MacEr History, Family Crest & Coats of Arms

MacEr is a name whose history on English soil dates back to the wave of migration that followed the Norman Conquest of England of 1066. The MacEr family lived in Cheshire. Their name, however, is a reference to their place of residence prior to the Norman Conquest of England in 1066, Macey in Manche, Normandy.

Early Origins of the MacEr family

The surname MacEr was first found in Cheshire where the one of the first records of the name was "Hugh Massie, who married Agnes, daughter and heir of Nicholas Bold, of Coddington. Their son William purchased the manor of Coddington in the eighteenth of Henry VI." [1]

A branch of the family held a family seat at Backford since early times. "During a great part of the 13th and 14th centuries, the manor [of Backford] was held by the Masseys, of Timperley; about the year 1580 it was sold to Thomas Aldersey." [2]

Birkenhead in Cheshire was another ancient family seat. "A priory for sixteen Benedictine monks was founded [in Birkenhead] about 1150, in honour of St. Mary and St. James, by Hamon de Massey, third Baron of Dunham-Massey." [2]

Little is known of Hamon de Massey other than he held manors of Agden, Baguley, Bowdon, Dunham, Hale and Little Bollington. He is thought to have born in La Ferté-Macé, in the Orne department in north-western France.

Important Dates for the MacEr family

This web page shows only a small excerpt of our MacEr research. Another 157 words (11 lines of text) covering the years 1602, 1619, 1674, 1646, 1674, 1797 and are included under the topic Early MacEr History in all our PDF Extended History products and printed products wherever possible.

MacEr Spelling Variations

A multitude of spelling variations characterize Norman surnames. Many variations occurred because Old and Middle English lacked any definite spelling rules. The introduction of Norman French to England also had a pronounced effect, as did the court languages of Latin and French. Therefore, one person was often referred to by several different spellings in a single lifetime. The various spellings include Massey, Massie, Macy, Macey and others.

Early Notables of the MacEr family (pre 1700)

Outstanding amongst the family at this time was Sir Edward Massey (c. 1619-1674), fifth son of John Massey of Coddington, an English soldier and politician who sat in the House of...
Another 31 words (2 lines of text) are included under the topic Early MacEr Notables in all our PDF Extended History products and printed products wherever possible.

Migration of the MacEr family to Ireland

Some of the MacEr family moved to Ireland, but this topic is not covered in this excerpt.
Another 89 words (6 lines of text) about their life in Ireland is included in all our PDF Extended History products and printed products wherever possible.

MacEr migration to the United States

Many English families left England, to avoid the chaos of their homeland and migrated to the many British colonies abroad. Although the conditions on the ships were extremely cramped, and some travelers arrived diseased, starving, and destitute, once in the colonies, many of the families prospered and made valuable contributions to the cultures of what would become the United States and Canada. Research into the origins of individual families in North America has revealed records of the immigration of a number of people bearing the name MacEr or a variant listed above:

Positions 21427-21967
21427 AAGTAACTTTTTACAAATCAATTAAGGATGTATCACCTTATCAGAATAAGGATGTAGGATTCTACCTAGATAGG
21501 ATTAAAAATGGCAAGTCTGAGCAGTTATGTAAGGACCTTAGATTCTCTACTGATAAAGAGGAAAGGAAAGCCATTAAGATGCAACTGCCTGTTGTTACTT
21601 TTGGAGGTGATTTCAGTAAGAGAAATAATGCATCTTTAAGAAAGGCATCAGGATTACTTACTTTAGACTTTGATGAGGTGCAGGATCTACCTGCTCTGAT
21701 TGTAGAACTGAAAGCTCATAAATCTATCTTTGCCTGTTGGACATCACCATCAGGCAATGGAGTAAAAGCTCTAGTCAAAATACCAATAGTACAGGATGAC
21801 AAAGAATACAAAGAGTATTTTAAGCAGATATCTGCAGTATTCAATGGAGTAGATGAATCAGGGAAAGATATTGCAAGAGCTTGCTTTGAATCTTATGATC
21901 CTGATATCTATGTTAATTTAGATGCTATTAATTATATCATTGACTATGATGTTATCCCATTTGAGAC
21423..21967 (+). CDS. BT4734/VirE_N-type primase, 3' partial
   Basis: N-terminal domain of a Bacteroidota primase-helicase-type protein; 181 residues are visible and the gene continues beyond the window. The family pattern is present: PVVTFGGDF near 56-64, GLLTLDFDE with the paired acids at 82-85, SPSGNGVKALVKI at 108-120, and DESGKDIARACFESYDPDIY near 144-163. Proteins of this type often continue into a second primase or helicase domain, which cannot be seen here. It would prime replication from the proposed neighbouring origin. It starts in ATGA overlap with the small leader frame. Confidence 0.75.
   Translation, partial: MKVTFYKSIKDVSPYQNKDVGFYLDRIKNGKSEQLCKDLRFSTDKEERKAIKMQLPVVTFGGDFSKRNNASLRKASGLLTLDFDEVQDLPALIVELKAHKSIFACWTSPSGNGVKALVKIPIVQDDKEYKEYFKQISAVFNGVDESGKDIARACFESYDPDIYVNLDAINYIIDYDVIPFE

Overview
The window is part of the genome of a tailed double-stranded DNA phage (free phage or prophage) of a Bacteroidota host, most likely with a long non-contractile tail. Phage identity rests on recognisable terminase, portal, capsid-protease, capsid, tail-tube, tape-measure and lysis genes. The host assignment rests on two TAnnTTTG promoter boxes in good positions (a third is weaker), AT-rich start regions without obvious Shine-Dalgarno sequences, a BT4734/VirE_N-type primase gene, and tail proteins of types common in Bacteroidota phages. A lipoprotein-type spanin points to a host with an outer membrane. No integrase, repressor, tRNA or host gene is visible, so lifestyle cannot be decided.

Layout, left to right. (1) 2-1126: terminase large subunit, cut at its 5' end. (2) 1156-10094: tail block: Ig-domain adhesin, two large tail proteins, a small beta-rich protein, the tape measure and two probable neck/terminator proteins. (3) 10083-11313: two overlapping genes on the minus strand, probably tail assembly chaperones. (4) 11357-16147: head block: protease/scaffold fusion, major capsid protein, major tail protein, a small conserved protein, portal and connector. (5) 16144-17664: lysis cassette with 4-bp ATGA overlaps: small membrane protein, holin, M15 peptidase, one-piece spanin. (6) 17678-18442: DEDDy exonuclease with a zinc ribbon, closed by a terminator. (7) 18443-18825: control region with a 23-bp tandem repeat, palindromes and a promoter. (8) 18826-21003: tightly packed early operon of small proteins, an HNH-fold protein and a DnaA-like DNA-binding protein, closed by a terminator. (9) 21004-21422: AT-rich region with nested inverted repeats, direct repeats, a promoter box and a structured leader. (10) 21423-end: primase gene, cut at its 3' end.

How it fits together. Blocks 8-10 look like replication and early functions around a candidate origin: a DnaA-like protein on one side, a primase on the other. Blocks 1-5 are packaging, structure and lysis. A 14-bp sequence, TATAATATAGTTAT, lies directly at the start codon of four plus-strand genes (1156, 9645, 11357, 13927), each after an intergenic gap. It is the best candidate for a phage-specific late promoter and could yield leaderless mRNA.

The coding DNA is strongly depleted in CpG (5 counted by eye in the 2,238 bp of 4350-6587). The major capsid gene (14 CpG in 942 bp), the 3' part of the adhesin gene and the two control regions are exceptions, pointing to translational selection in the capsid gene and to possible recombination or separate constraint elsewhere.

MacEr Settlers in United States in the 19th Century
  • David Macer, who landed in Indiana in 1854 [3]

MacEr migration to New Zealand

Emigration to New Zealand followed in the footsteps of the European explorers, such as Captain Cook (1769-70): first came sealers, whalers, missionaries, and traders. By 1838, the British New Zealand Company had begun buying land from the Maori tribes, and selling it to settlers, and, after the Treaty of Waitangi in 1840, many British families set out on the arduous six month journey from Britain to Aotearoa to start a new life. Early immigrants include:

MacEr Settlers in New Zealand in the 19th Century
  • G. Macer, British settler travelling from London aboard the ship "Indemnity" arriving in Wellington, New Zealand on 19th July 1842 [4]

Citations

  1. ^ Shirley, Evelyn Philip, The Noble and Gentle Men of England; The Arms and Descents. Westminster: John Bower Nichols and Sons, 1866, Print.
  2. ^ Lewis, Samuel, A Topographical Dictionary of England. Institute of Historical Research, 1848, Print.
  3. ^ Filby, P. William, Meyer, Mary K., Passenger and immigration lists index : a guide to published arrival records of about 500,000 passengers who came to the United States and Canada in the seventeenth, eighteenth, and nineteenth centuries. 1982-1985 Cumulated Supplements in Four Volumes Detroit, Mich. : Gale Research Co., 1985, Print (ISBN 0-8103-1795-8)
  4. ^ New Zealand Yesteryears Passenger Lists 1800 to 1900 (Retrieved 17th October 2018). Retrieved from http://www.yesteryears.co.nz/shipping/passlist.html
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